A 16 year old black teen who has witnessed the two fatal shootings of her childhood best friends, tries to make sense of the world. Starr Carter witnessed the first shooting when she was ten. It was a violent crime in a violent neighborhood, and goes unsolved. After that shooting, Starr’s parents send her to a predominately White suburban school far from home. By sixteen, Starr felt no connection to the neighborhood kids she started school with. That changes when Starr is the sole witness to the police shooting death of her other best friend, who was unarmed. The shooting gains national attention. After the shooting, Starr starts to notice injustices. As Starr started noticing casual racism in her community, she suspects that it may cost her one of her friendships. The effect of the shooting changes Starr who slowly grows into the responsibility of using her best weapon, her voice.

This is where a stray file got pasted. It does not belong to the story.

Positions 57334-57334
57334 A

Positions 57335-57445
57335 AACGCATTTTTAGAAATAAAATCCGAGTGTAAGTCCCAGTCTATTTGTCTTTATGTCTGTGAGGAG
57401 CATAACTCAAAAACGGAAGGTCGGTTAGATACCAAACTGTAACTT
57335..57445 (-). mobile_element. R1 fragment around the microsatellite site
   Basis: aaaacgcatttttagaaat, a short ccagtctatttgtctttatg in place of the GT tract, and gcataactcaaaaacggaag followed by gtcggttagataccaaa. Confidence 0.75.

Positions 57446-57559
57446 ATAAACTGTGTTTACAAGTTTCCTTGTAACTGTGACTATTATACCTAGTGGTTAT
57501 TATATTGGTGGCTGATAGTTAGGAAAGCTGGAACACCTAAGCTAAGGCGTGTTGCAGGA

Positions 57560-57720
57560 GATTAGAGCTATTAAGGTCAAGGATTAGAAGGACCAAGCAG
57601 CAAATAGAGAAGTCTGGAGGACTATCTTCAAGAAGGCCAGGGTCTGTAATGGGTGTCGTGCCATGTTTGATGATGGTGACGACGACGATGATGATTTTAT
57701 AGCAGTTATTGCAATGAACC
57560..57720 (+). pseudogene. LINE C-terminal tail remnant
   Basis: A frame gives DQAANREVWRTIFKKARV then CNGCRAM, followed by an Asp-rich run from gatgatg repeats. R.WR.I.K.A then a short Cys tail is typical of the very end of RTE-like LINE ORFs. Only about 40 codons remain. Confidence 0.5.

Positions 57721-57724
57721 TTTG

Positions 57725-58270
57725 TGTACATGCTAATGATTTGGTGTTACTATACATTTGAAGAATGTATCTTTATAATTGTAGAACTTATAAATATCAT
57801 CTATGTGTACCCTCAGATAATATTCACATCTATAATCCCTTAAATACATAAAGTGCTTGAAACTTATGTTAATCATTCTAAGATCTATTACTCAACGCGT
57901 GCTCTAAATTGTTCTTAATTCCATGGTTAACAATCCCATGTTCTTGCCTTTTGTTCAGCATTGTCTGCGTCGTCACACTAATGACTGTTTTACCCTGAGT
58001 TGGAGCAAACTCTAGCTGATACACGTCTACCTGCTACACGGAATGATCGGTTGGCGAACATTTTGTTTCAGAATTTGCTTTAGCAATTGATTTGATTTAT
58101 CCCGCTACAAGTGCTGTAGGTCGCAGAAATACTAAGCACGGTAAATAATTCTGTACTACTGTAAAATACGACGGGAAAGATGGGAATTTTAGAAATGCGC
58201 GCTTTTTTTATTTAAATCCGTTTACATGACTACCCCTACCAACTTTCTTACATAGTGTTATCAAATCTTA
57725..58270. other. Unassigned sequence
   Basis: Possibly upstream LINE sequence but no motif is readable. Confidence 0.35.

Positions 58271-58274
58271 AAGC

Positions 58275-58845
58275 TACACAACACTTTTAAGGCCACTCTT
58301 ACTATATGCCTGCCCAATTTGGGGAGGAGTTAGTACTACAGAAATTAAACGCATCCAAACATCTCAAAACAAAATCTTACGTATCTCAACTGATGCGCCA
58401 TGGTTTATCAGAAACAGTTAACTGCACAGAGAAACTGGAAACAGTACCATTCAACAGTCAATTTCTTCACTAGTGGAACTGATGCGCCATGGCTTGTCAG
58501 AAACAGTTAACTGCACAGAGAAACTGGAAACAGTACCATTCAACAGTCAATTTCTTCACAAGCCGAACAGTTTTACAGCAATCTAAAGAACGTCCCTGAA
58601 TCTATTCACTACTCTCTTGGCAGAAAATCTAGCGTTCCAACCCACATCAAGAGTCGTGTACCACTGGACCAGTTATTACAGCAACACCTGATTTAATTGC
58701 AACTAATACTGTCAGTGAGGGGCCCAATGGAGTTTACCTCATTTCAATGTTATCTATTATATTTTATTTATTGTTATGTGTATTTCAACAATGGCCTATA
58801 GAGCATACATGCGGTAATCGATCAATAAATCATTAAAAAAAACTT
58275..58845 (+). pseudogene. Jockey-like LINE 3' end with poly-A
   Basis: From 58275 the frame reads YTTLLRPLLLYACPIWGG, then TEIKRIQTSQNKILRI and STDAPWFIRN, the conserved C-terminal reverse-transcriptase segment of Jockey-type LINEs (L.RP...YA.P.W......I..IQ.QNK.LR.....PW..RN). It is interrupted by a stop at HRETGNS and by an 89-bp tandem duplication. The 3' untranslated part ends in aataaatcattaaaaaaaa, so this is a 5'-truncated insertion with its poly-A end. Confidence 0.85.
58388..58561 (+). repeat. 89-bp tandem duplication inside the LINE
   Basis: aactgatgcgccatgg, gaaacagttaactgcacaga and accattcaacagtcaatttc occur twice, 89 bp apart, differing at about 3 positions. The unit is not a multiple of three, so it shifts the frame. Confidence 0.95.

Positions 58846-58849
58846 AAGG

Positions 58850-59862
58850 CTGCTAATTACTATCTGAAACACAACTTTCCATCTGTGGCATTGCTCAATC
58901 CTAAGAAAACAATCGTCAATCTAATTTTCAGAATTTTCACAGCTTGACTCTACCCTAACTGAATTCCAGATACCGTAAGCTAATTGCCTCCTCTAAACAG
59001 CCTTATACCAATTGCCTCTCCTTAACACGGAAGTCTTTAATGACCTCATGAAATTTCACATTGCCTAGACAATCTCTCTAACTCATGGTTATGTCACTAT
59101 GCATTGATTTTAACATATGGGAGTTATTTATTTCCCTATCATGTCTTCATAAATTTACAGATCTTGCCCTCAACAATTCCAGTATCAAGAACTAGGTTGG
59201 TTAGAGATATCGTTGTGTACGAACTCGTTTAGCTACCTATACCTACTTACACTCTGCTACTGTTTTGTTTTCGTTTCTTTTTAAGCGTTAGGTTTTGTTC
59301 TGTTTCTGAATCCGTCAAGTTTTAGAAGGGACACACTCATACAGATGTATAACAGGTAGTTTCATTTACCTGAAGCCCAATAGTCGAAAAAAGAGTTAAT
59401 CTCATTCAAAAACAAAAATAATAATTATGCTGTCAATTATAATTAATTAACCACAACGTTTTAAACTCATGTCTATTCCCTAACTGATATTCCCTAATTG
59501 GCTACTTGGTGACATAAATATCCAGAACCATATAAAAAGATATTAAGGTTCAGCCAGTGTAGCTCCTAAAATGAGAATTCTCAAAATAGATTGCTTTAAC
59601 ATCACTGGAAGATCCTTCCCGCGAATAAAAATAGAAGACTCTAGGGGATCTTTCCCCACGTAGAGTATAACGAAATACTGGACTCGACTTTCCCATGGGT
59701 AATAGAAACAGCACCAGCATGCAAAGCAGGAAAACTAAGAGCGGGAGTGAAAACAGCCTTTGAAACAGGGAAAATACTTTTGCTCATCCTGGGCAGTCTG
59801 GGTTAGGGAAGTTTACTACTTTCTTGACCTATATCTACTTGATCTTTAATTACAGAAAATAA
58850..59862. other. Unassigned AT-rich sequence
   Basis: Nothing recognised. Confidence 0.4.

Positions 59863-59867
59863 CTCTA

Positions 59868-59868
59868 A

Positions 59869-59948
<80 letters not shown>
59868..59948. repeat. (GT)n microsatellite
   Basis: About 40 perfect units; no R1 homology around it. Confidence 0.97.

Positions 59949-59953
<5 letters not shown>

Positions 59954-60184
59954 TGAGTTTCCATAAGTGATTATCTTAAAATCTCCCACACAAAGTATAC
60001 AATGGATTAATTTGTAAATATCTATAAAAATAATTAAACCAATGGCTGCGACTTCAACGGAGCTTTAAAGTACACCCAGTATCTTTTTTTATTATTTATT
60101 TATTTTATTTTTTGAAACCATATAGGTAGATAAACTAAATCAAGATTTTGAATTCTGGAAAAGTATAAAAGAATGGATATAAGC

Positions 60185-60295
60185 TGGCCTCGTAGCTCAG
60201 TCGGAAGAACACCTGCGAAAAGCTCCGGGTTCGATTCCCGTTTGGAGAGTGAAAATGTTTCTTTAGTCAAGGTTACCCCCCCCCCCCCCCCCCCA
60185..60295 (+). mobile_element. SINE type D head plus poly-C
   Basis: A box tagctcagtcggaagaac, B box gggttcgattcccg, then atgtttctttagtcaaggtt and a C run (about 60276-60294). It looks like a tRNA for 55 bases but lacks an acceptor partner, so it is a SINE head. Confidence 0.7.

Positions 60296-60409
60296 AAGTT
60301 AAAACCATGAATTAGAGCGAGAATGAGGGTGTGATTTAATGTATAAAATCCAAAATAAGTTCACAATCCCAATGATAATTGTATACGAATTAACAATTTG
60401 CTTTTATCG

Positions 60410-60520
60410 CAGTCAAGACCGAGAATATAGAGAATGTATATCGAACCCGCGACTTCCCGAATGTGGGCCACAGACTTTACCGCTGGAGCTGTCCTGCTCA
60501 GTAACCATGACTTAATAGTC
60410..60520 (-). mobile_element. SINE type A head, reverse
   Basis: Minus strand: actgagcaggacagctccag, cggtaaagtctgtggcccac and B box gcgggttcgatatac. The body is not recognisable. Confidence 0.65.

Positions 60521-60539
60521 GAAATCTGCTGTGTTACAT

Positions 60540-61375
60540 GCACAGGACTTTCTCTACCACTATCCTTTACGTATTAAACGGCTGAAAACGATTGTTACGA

I thought the book was influential as a teenager close to Starr’s age. I couldn’t put it down and it was a real page turner. The story line was moving, and influential for me as a Black girl around Starr’s age. I felt the author was trying to tell me that it’s worth speaking up about things that are relevant to me even if there is a price to pay.
When Starr demanded that police brutality needs to end was a very empowering moment in this book. Readers will feel inspired because it is important for teenagers like Starr to have their voices heard.
Reviewed by Stephanie, Grade 10, Libbie Mill Library
2 thoughts on “Read + Review — The Hate U Give by Angie Thomas”
well done, love your takeaways. this message is good for adults as well. i think that people of all ages can be disconnected to the injustices suffered by others, even people that they know.